Even Odysseus’s hunger for kleos is a kind of temptation. He submits to it when he reveals his name to Polyphemus, bringing Poseidon’s wrath upon him and his men. In the case of the Sirens, the theme is revisited simply for its own interest. With their ears plugged, the crew members sail safely by the Sirens’ island, while Odysseus, longing to hear the Sirens’ sweet song, is saved from folly only by his foresighted command to his crew to keep him bound to the ship’s mast. Homer is fascinated with depicting his protagonist tormented by temptation: in general, Odysseus and his men want very desperately to complete their nostos, or homecoming, but this desire is constantly at odds with the other pleasures that the world offers.
More main ideas from The Odyssey
Athena Essay examples
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With a battle cry that resounded through the kingdom of heaven and earth she sprang from the head of Zeus. She is one of the most powerful forces on Mount Olympus, representing war and the immortal spirit of wisdom. Athena embodies the matriarchal goddess, a complex figure of internal strength and reflection. She is a powerful source of interpretation for the idea of the goddess as a balance between nature and humanity. In one aspect she embodies the civic patron of Athens, with her benevolence and strategic defenses. However her mythological nature as the mother goddess and eternal being connects her with four thousand years of sacred expression through intuition, creation and instinct. Athena represents the unity of these…show more content…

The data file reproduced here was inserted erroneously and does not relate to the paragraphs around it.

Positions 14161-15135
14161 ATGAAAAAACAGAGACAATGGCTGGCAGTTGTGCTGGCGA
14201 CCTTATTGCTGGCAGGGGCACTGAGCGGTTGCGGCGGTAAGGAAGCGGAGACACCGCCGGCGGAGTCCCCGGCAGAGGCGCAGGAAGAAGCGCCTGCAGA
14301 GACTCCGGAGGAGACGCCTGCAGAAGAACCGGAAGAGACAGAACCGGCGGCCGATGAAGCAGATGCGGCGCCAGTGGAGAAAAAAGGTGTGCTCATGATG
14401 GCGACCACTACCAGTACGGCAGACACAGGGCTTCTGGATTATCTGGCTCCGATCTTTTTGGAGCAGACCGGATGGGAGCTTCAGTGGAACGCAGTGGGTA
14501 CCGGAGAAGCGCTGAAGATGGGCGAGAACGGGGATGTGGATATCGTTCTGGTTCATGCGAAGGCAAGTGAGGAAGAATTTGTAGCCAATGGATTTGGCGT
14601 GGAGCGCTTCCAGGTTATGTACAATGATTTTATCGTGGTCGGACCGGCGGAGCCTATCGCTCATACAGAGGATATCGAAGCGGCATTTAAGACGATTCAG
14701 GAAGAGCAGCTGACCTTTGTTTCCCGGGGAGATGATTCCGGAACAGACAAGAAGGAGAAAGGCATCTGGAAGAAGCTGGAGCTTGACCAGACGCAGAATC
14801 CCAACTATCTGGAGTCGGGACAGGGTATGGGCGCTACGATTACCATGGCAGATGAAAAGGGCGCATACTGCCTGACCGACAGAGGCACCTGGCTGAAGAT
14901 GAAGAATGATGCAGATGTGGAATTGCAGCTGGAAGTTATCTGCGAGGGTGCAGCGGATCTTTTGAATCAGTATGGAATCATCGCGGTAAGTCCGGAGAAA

In birth she is a symbol of the threatening force of dominance and aggression. An oracle of Gaea, the goddess of the earth, knew of Athena's power and potential. She warned Zeus of a third generation child who would overthrow him and inherit his kingdom. Metis was a clever goddess and took on the disguise of various creatures such as hawks, fish, and serpents to avoid Zeus. However Zeus could change into many forms as well and he devised a plan to trick the pregnant Metis and swallow her. When Promethius split Zeus's head open, it was the beginning of Athena and eternal wisdom.
Metis was the greek goddess of wisdom and the first wife of Zeus. Athena inherited the qualities of Metis and due to her manner of birth became the symbol of intellect and insight. The ability to reflect that Athena posesses is known as "Metis" becuase of her mother and gives her practical wisdom and craftiness. Her reflective nature gives her insight and knowledge to offer those she guides.
The image of Athena mourning, a marble bas-relief from the high classical Greek period of 480-450 BC, shows her reflective quality. This quality gives her the advantage over her opponents because it is a premeditated strategy rather than impulsive action. There are endless examples of her benevolence and strategy. Odysseus was one of her mortal companions who she helped return to his family after his long journey.
Odysseus was one